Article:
Detroit techno pioneer Juan Atkins looks back on 40 years of music | Movement | Detroit
It was 1979 and Juan Atkins knew he was onto something special.
Recognized as one of the founders of Detroit techno, the pioneer of the genre made music on a synthesizer bought for him by his grandmother. “I was going to high school and there were no other musicians around me,” he recalls. “So I had to start my own band.”
On a mini monophonic synthesizer, which had just been made available to the general public, Atkins, now 59, learned how to connect drum sounds. He tinkered with white noise and pink noise until he developed a fully formed song. It was the start of what would soon become Detroit techno, a sound that swept the world and developed its own subculture in the 80s and 90s, later influencing mainstream dance music.
Now, Atkins is set to headline the Stargate stage at the Movement Electronic Music Festival on Sunday, May 29, where he will perform a special set to commemorate 40 years of Detroit techno, starting at 10:30 p.m. Throughout his set, Atkins will walk through Detroit’s techno history, beginning in his very freshman year of college when his hard work making music began to pay off.
“I was mostly taking music theory and music classes,” he recalls his time at Washtenaw County Community College, which he attended after graduating from Belleville High School. In a class of 12, Atkins played his creations to his peers, and his classmates couldn’t get enough of the futuristic sound they heard.
Still, Atkins had no idea how big the sound actually was. “I never saw it coming,” he says of the growth of Detroit techno. “But I knew I wanted to release records.”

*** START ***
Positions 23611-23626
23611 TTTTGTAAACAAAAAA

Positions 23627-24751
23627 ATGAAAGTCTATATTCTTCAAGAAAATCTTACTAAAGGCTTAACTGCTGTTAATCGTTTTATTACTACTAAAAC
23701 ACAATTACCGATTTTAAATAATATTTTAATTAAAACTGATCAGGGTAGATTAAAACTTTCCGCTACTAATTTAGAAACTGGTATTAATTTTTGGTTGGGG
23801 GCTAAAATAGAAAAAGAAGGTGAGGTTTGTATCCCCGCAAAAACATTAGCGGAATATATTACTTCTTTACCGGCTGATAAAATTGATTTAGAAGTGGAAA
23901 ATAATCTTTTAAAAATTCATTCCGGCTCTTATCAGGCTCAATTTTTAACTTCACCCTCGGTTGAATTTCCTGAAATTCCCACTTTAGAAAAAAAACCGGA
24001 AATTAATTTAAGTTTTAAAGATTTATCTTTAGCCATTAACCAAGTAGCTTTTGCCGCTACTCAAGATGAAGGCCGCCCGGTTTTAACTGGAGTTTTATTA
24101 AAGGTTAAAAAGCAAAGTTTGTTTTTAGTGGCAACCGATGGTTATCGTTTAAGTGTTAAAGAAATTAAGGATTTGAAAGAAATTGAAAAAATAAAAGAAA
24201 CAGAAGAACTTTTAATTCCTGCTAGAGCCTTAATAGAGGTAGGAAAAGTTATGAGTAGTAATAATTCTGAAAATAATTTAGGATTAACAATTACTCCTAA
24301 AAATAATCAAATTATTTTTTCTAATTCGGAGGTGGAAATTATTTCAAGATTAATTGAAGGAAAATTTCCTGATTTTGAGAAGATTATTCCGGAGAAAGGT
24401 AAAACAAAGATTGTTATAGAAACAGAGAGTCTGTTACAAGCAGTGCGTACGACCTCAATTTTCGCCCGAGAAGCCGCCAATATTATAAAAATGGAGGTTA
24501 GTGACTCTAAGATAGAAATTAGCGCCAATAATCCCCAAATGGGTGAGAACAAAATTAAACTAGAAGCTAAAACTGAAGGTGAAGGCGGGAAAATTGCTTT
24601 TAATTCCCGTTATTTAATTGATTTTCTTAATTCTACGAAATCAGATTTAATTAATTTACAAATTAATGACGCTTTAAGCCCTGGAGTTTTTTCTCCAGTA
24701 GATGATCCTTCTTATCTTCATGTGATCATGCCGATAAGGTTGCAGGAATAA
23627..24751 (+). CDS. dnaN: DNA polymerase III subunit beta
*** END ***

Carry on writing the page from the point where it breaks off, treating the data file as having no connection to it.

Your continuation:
In an experiment he says turned out “10 times bigger” than he thought, Atkins launched a collaboration with a fellow local musician named Richard Davis. Presenting Davis with his demo, the two combined their skills – Davis, who had previously released a record with soundscapes, married his musical style to Atkins beats.
The result was Cybotron, an electronic music group that would put Detroit techno on the map. In 1981, the band’s first record was released. On the A-side was “Alleys Of Your Mind”, while the B-side contained “Cosmic Raindance”. The Electrifying Mojo, a Detroit radio personality and DJ who brought dozens of artists into the Detroit community and beyond, got their hands on a copy of the record and played it late into the night for the Detroiters to connect.
Then the calls wouldn’t stop. “It went viral,” recalls Atkins. “He just exploded in Detroit.”
Over the next few years, Cybotron was picked up by New York radio stations. Eventually the music made its way to the UK, but it wasn’t until fellow Detroit techno pioneers and friends Kevin Saunderson, Derrick May and Eddie Fowlkes also started releasing music. that the sound has solidified as real movement.
“1987 and 1988 were the most important years,” says Atkins. Atkins, May, Saunderson and Fowlkes were simultaneously releasing hits, each landing a deal with Virgin Records. The compilation has been dubbed Techno! Detroit’s New Dance Sound.